How ONDyTEC is cleaning up stone-washed denim

The denim jeans market is worth over 70 million euro a year. It has grown yearly for decades and is forecast to continue for the foreseeable future. However, denim’s economic success comes at a high environmental cost.

Indigo is a difficult dye for fabric to absorb. For every pair of jeans made, between 50 and 100 litres of water are polluted with hazardous chemicals, such as sodium hydrosulphite, which damage water courses and ecosystems, leaving large volumes of water toxic.

Javier Frances is a Spanish textile engineer and the founder of ONDyTEC. He brings a lifetime of knowledge and experience to the leadership of a Spanish company specialising in the elimination of hazardous chemicals in fabric dyeing.

Sustainability, communities and the circular economy

The high environmental impact of the manufacture of denim garments (not only jeans, but jackets, shirts, waistcoats, dresses and even footwear) is compounded by the fact that many of the world’s major denim producers are located in places with water scarcity, such as Morocco.

But it is in Morocco, Tunisia and Türkiye, for example, that the most experienced and best-skilled labour is to be found. And this is where Francés and ONDyTEC are succeeding in bringing truly sustainable denim to market.

“The fact that we are in Alicante and Morocco is just next door to us is a big advantage,” says Francés, “but there is more to it than that: manufacturers in Morocco have generations of experience, and they get sustainability in a way that not everybody does.”

For Francés, sustainability is much more than just about the environment. “Making a pair of jeans is incredibly complex and requires highly skilled labour. Machinery is no substitute for experience and craftsmanship; the essential qualities that, in my opinion, are best nurtured in and by communities.”

And these are the very communities that suffer most from the damage caused by so-called state of the art manufacturing processes; ONDyTEC and their partners are not just driving environmental sustainability, but also helping to establish a circular economy in the denim business.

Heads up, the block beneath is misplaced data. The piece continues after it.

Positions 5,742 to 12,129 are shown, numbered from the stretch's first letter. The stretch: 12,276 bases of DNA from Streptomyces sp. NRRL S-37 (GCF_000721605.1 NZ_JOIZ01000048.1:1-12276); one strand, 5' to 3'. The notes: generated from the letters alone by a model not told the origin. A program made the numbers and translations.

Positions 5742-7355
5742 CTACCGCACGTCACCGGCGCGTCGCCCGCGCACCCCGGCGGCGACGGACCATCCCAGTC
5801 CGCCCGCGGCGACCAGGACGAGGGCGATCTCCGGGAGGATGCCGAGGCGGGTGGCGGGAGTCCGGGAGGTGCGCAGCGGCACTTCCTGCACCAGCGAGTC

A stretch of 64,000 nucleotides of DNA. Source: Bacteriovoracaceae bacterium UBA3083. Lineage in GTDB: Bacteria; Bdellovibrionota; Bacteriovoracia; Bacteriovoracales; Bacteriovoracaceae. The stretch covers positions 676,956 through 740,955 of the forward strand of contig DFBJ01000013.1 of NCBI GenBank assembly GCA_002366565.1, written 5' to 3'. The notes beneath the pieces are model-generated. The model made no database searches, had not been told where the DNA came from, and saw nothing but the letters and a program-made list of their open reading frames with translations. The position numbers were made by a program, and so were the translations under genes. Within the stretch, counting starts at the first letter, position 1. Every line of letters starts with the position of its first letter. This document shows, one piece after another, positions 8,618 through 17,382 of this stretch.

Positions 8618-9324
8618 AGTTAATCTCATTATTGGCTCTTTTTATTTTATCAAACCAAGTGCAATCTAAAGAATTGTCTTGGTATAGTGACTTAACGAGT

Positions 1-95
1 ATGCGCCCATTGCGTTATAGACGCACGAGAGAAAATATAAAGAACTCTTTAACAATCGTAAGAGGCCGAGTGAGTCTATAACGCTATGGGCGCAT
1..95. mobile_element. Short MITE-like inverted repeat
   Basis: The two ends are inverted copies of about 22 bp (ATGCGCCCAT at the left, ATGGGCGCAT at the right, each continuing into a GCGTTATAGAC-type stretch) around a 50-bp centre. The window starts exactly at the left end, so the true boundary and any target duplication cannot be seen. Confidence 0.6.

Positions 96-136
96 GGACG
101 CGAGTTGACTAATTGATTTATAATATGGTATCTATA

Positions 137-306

“Without Innowwide, ONDyTEC would never have been able to do business in Morocco. The programme opened doors for us and helped us find like-minded people in our sector.” Francés

The Moroccan connection: Innowwide and cross-border collaboration

A circular business model also evidenced in how Francés has built and structured ONDyTEC: he co-owns the company with his wife and employees, and they fund it themselves entirely.

Francés prefers to grow the company gradually, carefully choosing to work only with those who share his vision.

At its inception, ONDyTEC provided consultancy services to other fabric manufacturers, but soon found that although most liked the idea of sustainability, many were unable or unwilling to carry out necessary strategies to their supply chains in the long term.

By participating in an Innowwide project, Francés has since found like-minded people who are and who do. Innowwide’s funding has allowed him to develop a growing partnership with, for example, the Moroccan Denim and Fashion Cluster and the first fruits of their collaboration are already available in test markets.

The solution to pollution: car windows and rock pigments

ONDyTEC now partners with other organisations to manufacture denim garments of their own. Their patented eco-friendly denim dye uniquely uses recycled polyvinyl butryal (rPVB) recovered from car window glass as a binding agent to apply fine natural rock pigments, such as indigo dye, to fibre. It eliminates the need for hazardous chemicals and so greatly reduces water pollution and consumption, as well as avoiding the need for investment in expensive and complex machinery.

Eco-friendly denim dye also produces a high degree of finish and enjoys another advantage in that it particularly lends itself to laser detailing and decoration.

But some big brand owners in the denim industry remain reluctant, despite their innovative nature. In a market that thrives on authenticity and tradition, sustainability has not gained much traction yet. For now, investment in marketing slogans like “traditionally stone-washed bootcut jeans” may still offer more immediate financial returns.

“Every business has a choice to make. We can choose the path of endless growth whatever the cost, or we can commit to what we need to do now to sustain what we have. I certainly know where I want to go.” Francés

Natural fit (denim)

Like some sort of fabric whisperer, Francés’ passion is infectious and rubs off on those around him. The fact that he has personal firsthand experience in every aspect of his trade, from weaving, dyeing and finishing, to running both a business and an industry institute is part of it, but there’s something more: a sense of calm, and despite his abundant energy, a sense of contentment also.

Asked if there is anything that he particularly likes to do outside of ONDyTEC, he says that for him life is work and work is life. “When I’m not working with textiles,” he says, “then I like to travel and meet people who are.”

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Posted 1 July 24